The Sanctity of Life
by Henry S. Salt
A Reply to Sir Henry Thompson
In an article which appeared in the Fortnightly Review in September, 1896, entitled “The Humanities of Diet,” I laid stress on the fact that the chief motive to which vegetarianism owes its progress during the past half-century is the humane one, and that the real issue between vegetarians and flesh-eaters, in their discussion of the food question, has been the disuse, not of all animal products whatsoever, such as milk, cheese, and eggs, but of the flesh-foods in particular, which necessitate the slaughter (under very horrible conditions) of sentient animals. I pointed out at some length, and with a detail which must excuse me from here repeating myself, that the outcry which is raised from time to time against the name “vegetarian” is based on the quite erroneous assumption that “vegetarians,” in using that word, are deliberating sailing under false colours, and while pledged to abstain from all that is of the animal, are so foolish as not to know, or so dishonest as to ignore, that milk and eggs are not products of the vegetable kingdom. Incidentally, too, in alluding to certain crass fallacies put forward against vegetarianism, I remarked that the most entertaining of these sophisms is “what may be termed the metaphysical argument, beloved of learned men, which urges that it is better for the animals to live and be eaten than not to live at all”; and I added that, though I did not think that any explanation of this fallacy was required for ordinary persons, I was quite ready to explain it to any distinguished metaphysician or philosopher who might be unable to see it.
I regret to say that this generous offer has not availed to prevent certain eminent specialists committing themselves to this particular fallacy. Mr Leslie Stephen, some time ago, in his “Social Rights and Duties,” expressed the opinion that “of all the arguments for vegetarianism none is so weak as the argument for humanity,” because “the pig has a stronger interest than anyone in the demand for bacon”; and Professor D. G. Ritchie, in his work on “Natural Rights,” took the same line. Now, more recently, Sir Henry Thompson, in an article entitled “Why ‘Vegetarian?’” which appeared in the Nineteenth Century for April, 1898, has developed the argument at some length. For which reasons, while still holding to my belief that ordinary persons, like myself, are well able, by the use of such brains as nature has given them, to avoid this pitfall, I am moved, as a humanitarian, to come forward to help those distinguished thinkers who cannot help themselves.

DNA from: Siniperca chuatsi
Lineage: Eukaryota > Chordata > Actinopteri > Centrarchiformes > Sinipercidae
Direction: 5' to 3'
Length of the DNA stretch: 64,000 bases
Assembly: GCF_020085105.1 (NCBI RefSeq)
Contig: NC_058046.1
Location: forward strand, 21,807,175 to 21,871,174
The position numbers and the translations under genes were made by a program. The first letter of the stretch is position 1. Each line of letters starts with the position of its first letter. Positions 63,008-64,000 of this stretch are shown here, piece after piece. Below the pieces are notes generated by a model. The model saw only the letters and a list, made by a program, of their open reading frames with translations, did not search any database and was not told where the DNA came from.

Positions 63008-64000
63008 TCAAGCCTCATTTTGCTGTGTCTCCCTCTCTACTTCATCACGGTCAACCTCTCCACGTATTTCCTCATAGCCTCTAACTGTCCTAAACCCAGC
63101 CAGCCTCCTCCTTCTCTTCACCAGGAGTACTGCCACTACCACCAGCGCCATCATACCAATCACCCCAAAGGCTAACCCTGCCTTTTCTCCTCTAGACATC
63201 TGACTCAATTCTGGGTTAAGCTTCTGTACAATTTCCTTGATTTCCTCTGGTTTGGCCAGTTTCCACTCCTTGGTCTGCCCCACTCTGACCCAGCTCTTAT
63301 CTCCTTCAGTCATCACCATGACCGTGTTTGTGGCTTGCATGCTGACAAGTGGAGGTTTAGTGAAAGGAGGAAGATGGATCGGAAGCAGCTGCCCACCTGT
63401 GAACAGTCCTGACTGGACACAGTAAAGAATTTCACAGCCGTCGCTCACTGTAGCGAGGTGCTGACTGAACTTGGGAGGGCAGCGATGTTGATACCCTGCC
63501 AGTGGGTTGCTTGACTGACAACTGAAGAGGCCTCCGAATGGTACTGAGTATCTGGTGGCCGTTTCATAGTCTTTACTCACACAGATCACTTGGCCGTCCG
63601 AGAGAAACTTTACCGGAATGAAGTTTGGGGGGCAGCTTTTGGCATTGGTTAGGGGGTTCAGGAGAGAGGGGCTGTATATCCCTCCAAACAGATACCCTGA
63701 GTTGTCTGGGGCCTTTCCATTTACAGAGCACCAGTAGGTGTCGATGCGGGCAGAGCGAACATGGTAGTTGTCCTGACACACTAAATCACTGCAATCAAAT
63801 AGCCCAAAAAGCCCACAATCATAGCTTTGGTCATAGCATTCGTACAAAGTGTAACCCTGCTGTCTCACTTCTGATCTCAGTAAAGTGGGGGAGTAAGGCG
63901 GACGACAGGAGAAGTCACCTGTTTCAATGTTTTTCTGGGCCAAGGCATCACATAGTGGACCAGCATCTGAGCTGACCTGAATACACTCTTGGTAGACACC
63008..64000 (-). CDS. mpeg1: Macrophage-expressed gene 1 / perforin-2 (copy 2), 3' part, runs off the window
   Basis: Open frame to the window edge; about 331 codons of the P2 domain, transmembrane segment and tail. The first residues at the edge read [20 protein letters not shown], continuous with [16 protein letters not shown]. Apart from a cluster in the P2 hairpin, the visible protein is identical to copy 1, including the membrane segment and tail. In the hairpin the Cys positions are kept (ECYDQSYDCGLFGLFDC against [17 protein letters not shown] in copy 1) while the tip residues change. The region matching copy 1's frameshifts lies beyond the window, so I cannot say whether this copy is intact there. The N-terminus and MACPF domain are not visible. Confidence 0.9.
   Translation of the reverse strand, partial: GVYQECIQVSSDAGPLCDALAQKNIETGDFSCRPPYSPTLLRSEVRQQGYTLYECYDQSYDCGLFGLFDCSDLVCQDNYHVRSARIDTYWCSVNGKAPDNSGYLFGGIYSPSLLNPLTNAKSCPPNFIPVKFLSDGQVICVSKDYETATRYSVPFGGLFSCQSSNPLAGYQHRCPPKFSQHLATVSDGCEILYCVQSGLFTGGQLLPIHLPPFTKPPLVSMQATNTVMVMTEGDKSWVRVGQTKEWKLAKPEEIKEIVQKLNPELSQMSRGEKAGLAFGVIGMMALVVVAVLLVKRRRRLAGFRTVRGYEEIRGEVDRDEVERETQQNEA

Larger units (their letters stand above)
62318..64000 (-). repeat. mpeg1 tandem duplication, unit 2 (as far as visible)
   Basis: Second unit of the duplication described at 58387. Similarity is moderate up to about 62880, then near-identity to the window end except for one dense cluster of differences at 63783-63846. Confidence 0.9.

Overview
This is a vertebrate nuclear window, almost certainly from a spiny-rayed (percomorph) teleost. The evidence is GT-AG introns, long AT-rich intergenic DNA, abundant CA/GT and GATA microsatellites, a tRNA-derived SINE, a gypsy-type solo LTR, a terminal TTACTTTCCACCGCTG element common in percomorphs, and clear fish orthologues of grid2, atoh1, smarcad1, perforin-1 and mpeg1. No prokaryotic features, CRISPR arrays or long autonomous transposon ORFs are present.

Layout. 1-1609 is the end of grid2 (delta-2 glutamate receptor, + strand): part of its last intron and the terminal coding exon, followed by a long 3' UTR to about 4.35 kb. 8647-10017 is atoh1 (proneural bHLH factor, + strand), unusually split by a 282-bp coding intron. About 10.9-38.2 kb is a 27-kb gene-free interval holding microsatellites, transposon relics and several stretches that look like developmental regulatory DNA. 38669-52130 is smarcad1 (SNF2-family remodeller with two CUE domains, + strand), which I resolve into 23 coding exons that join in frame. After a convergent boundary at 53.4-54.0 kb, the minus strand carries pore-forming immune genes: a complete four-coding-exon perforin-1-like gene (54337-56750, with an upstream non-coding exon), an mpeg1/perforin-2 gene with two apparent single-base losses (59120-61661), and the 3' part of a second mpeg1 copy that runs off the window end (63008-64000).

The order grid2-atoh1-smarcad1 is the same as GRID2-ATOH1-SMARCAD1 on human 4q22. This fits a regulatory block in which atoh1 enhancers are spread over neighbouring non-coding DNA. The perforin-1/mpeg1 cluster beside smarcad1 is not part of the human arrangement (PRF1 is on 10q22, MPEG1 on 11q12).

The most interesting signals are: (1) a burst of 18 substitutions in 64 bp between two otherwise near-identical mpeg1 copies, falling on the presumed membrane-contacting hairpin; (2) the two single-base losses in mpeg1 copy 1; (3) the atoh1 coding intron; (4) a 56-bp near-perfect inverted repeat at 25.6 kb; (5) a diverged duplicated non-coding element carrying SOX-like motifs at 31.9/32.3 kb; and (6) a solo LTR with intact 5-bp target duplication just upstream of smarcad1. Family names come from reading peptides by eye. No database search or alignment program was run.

Now one would have thought that, before writing his attack on the “vegetarians,” Sir H. Thompson would have at least have tried so far to view things from his adversaries’ standpoint, as to see what they were really aiming at, instead of arbitrarily crediting them with purposes and opinions which they entirely disavow, and thus doubly confusing the issue in the public mind. But not a bit of it! He has repeated in his last article nearly all the old misunderstandings which did duty, thirteen years ago, in his essay on “Diet,” and were fully answered at the time; from which we must conclude that he regards “vegetarians” as outside the pale of civilised controversy. “Vegetarianism” means living on vegetables; milk and eggs are not vegetables; therefore “vegetarians” who use these are impostors–that is the alpha and omega of his reasoning. To such an extent has he got this “vegetable” idea on his mind, that he gravely urges as an objection to “vegetarianism,” that milk, an animal product, is a necessity from the young of mammals, apparently forgetting that he is thus equally impugning the “vegetarianism” of the frugivorous apes.
There is, however, one point on which Sir H. Thompson seems to have apprehended that his position is an untenable one. In his article of 1885 he absolutely ignored the moral basis of vegetarianism, and while discussing the chemistry of diet, wrote as if morality of diet were a thing unknown to him. In his new article he so far rectifies this omission as to notice, even as “an important aspect of the vegetarian question, which may not be passed over without some consideration” (as he passed it over before!), that instinctive horror of the slaughter-house which, as he might have added, has been felt and expressed by many notable men, from Plutarch to Tolstoy. For this “amiable sentiment” (that is what he calls it) he avows appreciation and respect, and it is “not without a degree of reluctance,” presumably as loth to shatter a fond illusion, that he undertakes to show that we are not doing an unkindness, but a positive kindness, to the animals in breeding and slaughtering them for food. The explanation will, he trusts, bring “relief to many kind hearts.” If there are people who can be relieved by the considerations adduced, their hearts must be better than their heads, for the reasoning is a follows.